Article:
Favorite books for dance making with younger students

My all time favorite is Dear Zoo by Rod Campbell because you can interact with the text (it’s a flip book; the children have to guess the animals) and they can travel through the space as different animals.  I tend to stop after each animal so the children can dance them, then call them back to the book for the next page.

Another fun interactive book, that gives sound and footprint hint to help children guess the next animal is Animal Tracks by Dee Dee Duffy.  Fun for moving more specifically like animals: bounding, pacing, diagonal walking, etc. (Google that!)

Everyone likes to dance We’re going on a bear hunt.  We like the one illustrated by Helen Oxenbury.

I just found a book called The Magic Hat by Mem Fox that looks like a winner.

The Mitten, illustrated by Jan Brett, is fun for relationship lessons.  Everyone gets very near in the mitten, which we design on the floor with yarn (or with people on the boundaries).

There’s a cool one for pathways called The Squiggle by Carole Lexa Schaefer that I learned about from Beth Melin-Nelson at the Level I training for American Orff Schulwerk last summer in Dallas.

For older students (7 and up)

Diane Siebert’s books: Mojave, Truck Song, Heartland –are rhythmic poem books that lend themselves to choreography and can used with older children too.

Ditto for Thomas Locker’s book Water Dance.

What are you dancing?


Below are some great dance books that I recommend for the the dancer(s) in your lives.

1.  I am a Dancer – by Pat Lowery Collins (ages 3-8) – A wonderful imaginative story about how we are dancers wherever we go! Really nice illustrations as well.

2.  The Animal Boogie – by Debbie Harter (ages 3-6) – A rhyming text presents animals as they dance their way around the jungles. This books also includes a sing-a-long CD!

3.  Giraffes Can’t Dance – by Giles Andrede (ages 3-8) – A wonderful story set in the jungle! This book has a great message for all of us!

4.  Let’s Dance – by George Ancona (ages 4-8) – This book shows the joy of dance with children and adults from many countries who leap, turn, and boogie. Stunning photographs!

5.  Marie in Fourth Position – by Amy Littlesugar (ages 6-10) – This is the story of Degas’s little dancer.  After Marie models for the artist and sculptor Edgar Degas, Marie feels transformed into a butterfly and becomes known all over the world as “The Little Dancer”.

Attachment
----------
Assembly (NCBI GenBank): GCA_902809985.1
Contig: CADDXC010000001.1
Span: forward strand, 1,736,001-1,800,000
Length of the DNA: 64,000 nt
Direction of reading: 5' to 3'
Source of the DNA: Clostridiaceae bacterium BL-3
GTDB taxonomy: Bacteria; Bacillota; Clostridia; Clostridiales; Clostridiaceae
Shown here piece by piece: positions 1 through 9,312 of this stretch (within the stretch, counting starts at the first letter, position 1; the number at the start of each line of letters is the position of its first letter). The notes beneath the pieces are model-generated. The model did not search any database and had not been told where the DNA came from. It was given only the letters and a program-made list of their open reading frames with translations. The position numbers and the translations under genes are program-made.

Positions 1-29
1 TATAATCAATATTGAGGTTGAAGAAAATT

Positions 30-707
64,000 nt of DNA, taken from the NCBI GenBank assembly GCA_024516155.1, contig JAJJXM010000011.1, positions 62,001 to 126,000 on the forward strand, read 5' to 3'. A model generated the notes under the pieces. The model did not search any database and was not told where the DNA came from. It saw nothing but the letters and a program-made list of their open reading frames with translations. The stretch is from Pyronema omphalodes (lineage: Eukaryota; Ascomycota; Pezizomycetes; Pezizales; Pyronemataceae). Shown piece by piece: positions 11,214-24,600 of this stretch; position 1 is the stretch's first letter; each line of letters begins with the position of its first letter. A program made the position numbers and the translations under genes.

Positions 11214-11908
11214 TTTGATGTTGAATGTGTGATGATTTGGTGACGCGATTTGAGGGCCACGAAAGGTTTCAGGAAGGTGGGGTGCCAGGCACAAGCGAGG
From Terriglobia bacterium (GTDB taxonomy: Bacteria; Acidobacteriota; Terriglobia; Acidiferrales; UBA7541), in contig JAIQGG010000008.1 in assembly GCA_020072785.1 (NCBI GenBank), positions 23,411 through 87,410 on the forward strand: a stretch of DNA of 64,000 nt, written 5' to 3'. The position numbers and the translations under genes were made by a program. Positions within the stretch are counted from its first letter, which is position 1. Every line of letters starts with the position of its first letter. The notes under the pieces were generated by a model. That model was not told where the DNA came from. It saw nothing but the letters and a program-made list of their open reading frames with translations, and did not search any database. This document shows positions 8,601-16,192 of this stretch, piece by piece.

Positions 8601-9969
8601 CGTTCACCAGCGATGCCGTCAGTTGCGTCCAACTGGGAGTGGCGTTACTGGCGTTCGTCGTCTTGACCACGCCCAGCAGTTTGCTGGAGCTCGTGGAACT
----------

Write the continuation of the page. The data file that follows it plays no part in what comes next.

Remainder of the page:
6.  Tanya and Emily in a Dance for Two – by Patricia Lee Gauch (ages 4-8) – When Tanya, the smallest and wiggliest girl in her ballet class, makes friends with a talented newcomer, they both learn something.  A wonderful book with ballet terminology.

7. Ailey Spirit – The Journal of an American Dance Company – (ages 12+) – An incredible book with eye-opening photographs illuminates the performance and artistic quality of this well known dance company.

8.  Basic Principles of Classical Ballet – (ages 12+) – This is the one book I carried around with me throughout college. A nice little book for serious ballet students that has stood the test of time!  A real nice reference book.

9.  Modern Tap Dictionary – by Glenn Shipley (ages 10+) – A wonderful little book for tap students. Great explanation of steps and terminology. Another oldie, but goodie!

These books can be found on Amazon.com and/or at Barnes & Noble.

Books that are fun for summer and swimming. 

Used this one today with Head Start (3 to 5 year olds) and then played “C’mon and Swim” recorded by Bobby Freeman to do the moves from the book.  Totally fun!

Froggy Learns to Swim by Jonathan London (ISBN 0-670-8551-0)


May 26, 2011. Favorite Books.

One Comment

  1. Kerry replied:

    I just started rereading Harnessing the Wind by Jan Erkert. Kate had suggested this book to me a couple of years ago. I feel like I am in the pace now where I can really comprehend and absorb what this fantastic book has to offer. A great book on teaching modern dance!

Leave a Reply

Fill in your details below or click an icon to log in:

WordPress.com Logo

You are commenting using your WordPress.com account. Log Out /  Change )

Google+ photo

You are commenting using your Google+ account. Log Out /  Change )

Twitter picture

You are commenting using your Twitter account. Log Out /  Change )

Facebook photo

You are commenting using your Facebook account. Log Out /  Change )


Connecting to %s

Trackback URI

%d bloggers like this: